In 2009, the Affordable Care Act required Medicare and private insurance plans to cover, without a copay, preventive services given grades of A (high certainty of substantial net benefit) or B (high certainty of moderate net benefit, or moderate certainty of moderate to substantial net benefit) by the US Preventive Services Task Force (USPSTF). The USPSTF website states that cost is not considered in grading a service. Some critics have questioned whether that is still true (DM Jones and R Bayer. The paradox of authority – transformation of the USPSTF under the Affordable Care Act. N Engl J Med 2016; 375:18).
In 2016, the USPSTF concluded that current evidence was insufficient to assess the balance of benefits and harms of screening the vision of older adults (Grade I) (USPSTF. Screening for impaired visual acuity in older adults. US Preventive Services Task Force recommendation statement. JAMA 2016; 315:908). The Task Force, which did not include an ophthalmologist, limited its assessment to refractive error, cataracts, and age-related macular degeneration; it did not consider the possible benefits of detecting other sight-threatening conditions such as glaucoma or diabetic retinopathy (DW Parke et al. The US Preventive Services Task Force recommendation on vision screening in older adults. A narrow view. JAMA Ophthalmology 2016; 134:485). The USPSTF had determined in 2013 that the evidence was also insufficient to assess the balance and harms of screening for glaucoma (www.uspreventiveservicestaskforce.org).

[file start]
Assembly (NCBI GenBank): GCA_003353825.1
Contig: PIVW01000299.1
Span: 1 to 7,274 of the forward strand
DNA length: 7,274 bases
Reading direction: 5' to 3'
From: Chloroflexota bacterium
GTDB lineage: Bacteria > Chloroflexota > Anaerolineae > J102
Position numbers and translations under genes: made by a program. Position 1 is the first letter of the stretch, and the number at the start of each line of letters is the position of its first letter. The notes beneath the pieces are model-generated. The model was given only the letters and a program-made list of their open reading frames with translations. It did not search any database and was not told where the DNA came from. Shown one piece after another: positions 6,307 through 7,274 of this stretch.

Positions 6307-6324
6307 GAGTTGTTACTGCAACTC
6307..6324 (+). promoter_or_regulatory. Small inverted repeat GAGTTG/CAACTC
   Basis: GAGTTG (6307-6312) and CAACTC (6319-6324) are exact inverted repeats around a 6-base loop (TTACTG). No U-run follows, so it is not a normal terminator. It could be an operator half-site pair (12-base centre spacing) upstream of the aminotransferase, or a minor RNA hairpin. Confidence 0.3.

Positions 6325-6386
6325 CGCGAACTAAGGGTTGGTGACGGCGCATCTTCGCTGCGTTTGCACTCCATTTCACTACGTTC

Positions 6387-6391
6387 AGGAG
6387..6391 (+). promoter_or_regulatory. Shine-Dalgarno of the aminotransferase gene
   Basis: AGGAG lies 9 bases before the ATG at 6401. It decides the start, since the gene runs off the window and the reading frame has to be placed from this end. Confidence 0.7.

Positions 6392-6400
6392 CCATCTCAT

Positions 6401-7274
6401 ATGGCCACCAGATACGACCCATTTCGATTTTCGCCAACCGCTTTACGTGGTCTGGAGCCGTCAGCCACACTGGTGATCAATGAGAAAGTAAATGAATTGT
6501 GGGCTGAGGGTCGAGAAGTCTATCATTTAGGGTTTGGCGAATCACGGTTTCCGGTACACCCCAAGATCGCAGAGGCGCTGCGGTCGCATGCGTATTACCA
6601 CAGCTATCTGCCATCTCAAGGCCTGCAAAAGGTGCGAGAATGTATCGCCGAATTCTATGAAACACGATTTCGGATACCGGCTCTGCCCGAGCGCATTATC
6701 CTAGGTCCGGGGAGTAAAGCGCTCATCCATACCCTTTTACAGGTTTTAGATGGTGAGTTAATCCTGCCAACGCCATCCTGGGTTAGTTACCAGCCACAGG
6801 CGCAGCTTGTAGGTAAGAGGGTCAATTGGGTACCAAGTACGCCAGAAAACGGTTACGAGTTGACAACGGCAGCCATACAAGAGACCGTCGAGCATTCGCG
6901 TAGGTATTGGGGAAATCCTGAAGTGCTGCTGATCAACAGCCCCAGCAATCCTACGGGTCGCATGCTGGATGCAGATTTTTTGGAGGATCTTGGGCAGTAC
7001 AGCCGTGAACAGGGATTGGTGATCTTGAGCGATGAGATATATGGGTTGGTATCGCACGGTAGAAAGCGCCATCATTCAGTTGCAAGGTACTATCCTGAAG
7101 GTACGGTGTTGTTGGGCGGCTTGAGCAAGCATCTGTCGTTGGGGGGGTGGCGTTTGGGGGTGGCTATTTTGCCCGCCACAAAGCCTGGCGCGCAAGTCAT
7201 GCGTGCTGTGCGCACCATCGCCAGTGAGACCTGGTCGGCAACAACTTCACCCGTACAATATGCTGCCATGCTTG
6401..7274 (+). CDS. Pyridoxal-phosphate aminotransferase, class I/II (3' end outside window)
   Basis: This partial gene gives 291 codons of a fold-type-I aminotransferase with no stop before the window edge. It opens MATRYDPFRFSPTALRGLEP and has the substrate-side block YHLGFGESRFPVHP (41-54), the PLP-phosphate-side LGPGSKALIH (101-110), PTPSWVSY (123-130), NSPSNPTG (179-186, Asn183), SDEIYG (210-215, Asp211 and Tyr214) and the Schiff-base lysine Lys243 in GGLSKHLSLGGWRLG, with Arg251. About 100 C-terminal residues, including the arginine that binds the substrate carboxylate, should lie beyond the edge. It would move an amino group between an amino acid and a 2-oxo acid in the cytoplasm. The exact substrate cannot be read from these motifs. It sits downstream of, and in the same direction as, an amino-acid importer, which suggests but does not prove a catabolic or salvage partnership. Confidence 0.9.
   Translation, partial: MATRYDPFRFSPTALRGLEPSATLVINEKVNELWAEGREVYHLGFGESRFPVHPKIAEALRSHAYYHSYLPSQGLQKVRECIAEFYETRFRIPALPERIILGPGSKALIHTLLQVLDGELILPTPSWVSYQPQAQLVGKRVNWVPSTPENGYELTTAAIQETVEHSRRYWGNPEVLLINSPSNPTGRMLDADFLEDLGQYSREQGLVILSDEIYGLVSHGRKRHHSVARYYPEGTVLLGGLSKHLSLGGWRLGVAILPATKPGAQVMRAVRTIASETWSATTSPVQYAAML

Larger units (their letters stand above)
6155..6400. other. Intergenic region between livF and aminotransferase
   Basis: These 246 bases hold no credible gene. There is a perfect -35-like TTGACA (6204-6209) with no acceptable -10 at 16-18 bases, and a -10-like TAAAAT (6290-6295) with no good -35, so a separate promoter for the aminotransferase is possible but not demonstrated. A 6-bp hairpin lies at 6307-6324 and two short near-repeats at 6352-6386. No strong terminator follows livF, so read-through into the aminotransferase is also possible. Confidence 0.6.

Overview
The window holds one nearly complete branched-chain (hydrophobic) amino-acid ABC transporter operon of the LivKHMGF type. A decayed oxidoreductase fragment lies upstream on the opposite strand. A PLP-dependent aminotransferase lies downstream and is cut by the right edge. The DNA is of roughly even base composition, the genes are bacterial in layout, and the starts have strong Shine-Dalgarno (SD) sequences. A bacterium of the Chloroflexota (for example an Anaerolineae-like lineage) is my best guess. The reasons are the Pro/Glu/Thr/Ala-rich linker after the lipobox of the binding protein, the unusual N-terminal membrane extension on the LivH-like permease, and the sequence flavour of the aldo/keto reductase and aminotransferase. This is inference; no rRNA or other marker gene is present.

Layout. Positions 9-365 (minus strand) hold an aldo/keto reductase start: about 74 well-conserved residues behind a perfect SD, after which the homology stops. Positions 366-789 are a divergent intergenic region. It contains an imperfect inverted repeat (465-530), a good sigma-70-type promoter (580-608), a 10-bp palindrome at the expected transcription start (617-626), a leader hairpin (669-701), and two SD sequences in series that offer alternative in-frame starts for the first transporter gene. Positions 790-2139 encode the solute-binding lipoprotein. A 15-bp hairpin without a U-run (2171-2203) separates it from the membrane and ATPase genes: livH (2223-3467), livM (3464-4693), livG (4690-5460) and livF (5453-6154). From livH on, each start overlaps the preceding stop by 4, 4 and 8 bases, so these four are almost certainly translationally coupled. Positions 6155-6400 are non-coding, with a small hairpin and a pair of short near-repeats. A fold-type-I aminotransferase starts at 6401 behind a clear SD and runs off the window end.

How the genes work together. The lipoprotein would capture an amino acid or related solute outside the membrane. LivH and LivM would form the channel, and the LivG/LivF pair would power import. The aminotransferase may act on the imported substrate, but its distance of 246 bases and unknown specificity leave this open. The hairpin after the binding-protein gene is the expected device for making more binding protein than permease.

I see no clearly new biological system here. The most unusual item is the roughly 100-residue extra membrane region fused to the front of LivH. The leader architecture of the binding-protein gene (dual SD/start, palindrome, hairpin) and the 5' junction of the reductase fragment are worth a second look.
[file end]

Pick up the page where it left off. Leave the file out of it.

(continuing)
The USPSTF found adequate evidence that early treatment of refractive error, cataracts, and age-related macular degeneration improves or prevents loss of visual acuity, but inadequate evidence on the harms of screening. It concluded: “The evidence is lacking to provide a coherent assessment, and the balance of benefits and harms cannot be determined.” Go figure.